by Langer, James [1999-07-01]

The writer discusses physicists' attitudes to computers as a tool for research. Today, most physicists view the computer as an important tool that helps theorists solve mathematics problems and lets experimentalists handle large data sets, but they do not see it as providing a distinct mode of research in its own right. Although it is easy to build models on computers and see what they do, it is often unjustified to say that researchers have learned anything from such exercises. Presently, the capacity of cutting-edge computers to generate huge amounts of data is increasing faster than researchers' ability to store and interpret that data. Physicists need better algorithms for solving various kinds of problems with new computing architecture and better methods for visualizing the data and extracting relevant information. Consequently, they will have to collaborate with mathematicians and computer scientists to develop these tools and more of them will have to become computing experts.

by Agrawal, Bal, Agrawal, S. [2015-01-01]

We observe, for the first time, a very large magnetism in the nano-sized (7-27 Å) punched graphene nanodisks (PGNDs) i.e., zigzag-edged triangular PGNDs (ZET-PGNDs). A first-principles method has been employed to investigate their electronic and magnetic properties. Similar to a regular or unpunched ZET-GND where the spin value scales with the linear dimension of the ZET-GND arising from the topological frustration of the π bonds and the induced spin distributions in graphene structures, the magnetic moment in a PGND increases with its size very rapidly depending on the type of punching. Two types of the punched nanodisks have been discussed. In one type of PGND, the magnetic moment of the punched out smaller GND is added to the magnetic moment of the host GND and the resultant net magnetism is, thus, equal to the sum of the magnetic moments of the host GND and that of the punched out smaller GND. In the other type of the PGND, the magnetic moment of the punched out smaller GND is subtracted from the magnetic moment of the host GND and the net value of the magnetic moment is the difference of the magnetic moments of the host GND and that of the punched out smaller GND. One may, thus, enhance the magnetism of a GND by making an appropriate choice of the punching. It may have large magnetic moments in the passivated ZET-PGNDs beyond the nanoscale at room temperature. These punched graphene fragments may be employed for the preparation of several kinds of the electronic and spintronic devices possessing exotic features. [ABSTRACT FROM AUTHOR]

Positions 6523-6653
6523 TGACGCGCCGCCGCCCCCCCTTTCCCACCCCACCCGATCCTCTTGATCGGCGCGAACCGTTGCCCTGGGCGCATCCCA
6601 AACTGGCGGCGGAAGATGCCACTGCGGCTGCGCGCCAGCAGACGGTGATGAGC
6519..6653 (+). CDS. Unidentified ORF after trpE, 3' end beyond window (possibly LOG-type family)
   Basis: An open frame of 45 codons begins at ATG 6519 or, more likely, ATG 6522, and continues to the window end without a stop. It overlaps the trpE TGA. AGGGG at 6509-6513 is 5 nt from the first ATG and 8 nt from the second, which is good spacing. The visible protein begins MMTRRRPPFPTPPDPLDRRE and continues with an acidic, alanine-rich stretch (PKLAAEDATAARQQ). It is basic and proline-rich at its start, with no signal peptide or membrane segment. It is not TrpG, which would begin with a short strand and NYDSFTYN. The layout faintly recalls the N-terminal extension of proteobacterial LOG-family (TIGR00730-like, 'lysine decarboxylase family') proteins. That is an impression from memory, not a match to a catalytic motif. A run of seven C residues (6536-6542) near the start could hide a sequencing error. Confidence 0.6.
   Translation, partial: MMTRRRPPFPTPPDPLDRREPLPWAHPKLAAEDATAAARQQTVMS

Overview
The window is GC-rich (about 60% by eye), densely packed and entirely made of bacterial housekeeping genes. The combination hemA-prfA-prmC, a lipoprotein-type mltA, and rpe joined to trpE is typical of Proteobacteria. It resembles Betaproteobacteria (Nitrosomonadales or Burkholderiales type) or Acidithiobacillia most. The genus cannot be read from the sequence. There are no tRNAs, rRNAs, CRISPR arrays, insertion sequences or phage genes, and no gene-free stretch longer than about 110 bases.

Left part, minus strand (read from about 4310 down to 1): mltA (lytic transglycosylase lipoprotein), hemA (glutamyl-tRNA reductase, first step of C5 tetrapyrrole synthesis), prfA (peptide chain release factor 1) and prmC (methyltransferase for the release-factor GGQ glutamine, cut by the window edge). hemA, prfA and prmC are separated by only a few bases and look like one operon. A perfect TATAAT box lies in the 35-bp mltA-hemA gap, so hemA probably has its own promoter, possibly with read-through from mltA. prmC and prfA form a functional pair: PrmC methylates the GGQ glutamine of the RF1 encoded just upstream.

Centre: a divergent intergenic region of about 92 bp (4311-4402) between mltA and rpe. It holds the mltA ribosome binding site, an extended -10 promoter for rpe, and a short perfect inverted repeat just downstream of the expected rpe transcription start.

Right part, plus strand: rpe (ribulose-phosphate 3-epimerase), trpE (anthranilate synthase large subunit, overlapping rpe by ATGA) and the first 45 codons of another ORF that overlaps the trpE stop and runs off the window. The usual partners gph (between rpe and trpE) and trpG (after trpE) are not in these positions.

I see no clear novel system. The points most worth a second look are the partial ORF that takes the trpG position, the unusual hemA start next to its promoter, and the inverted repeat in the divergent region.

by Ortiz, José D. [2013-01-01]

by Southgate, Christopher [2016-06-01]

This article considers the current state of the science-religion debate in the United Kingdom. It discusses the societies, groups, and individual scholars that shape that debate, including the dialogue between theology and physics, biology, and psychology. Attention is also given to theology's engagement with ecological issues. The article also reflects on the loss of influence of denominational Christianity within British society, and the impact both on the character of the debate and the role of the churches. Finally, some promising trajectories of development for the future are outlined. [ABSTRACT FROM AUTHOR]

by Balter, Michael [1999-04-23]

Reports the merger between the two main bodies responsible for subatomic physics in France, the National Institute of Nuclear and Particle Physics (IN2P3) and the Atomic Energy Commission's (CEA) Department of Astrophysics, Nuclear Physics, Particle Physics, and Associated Instrumentation (DAPNIA). The merger which would create a physics powerhouse; Critics and proponents of the merger.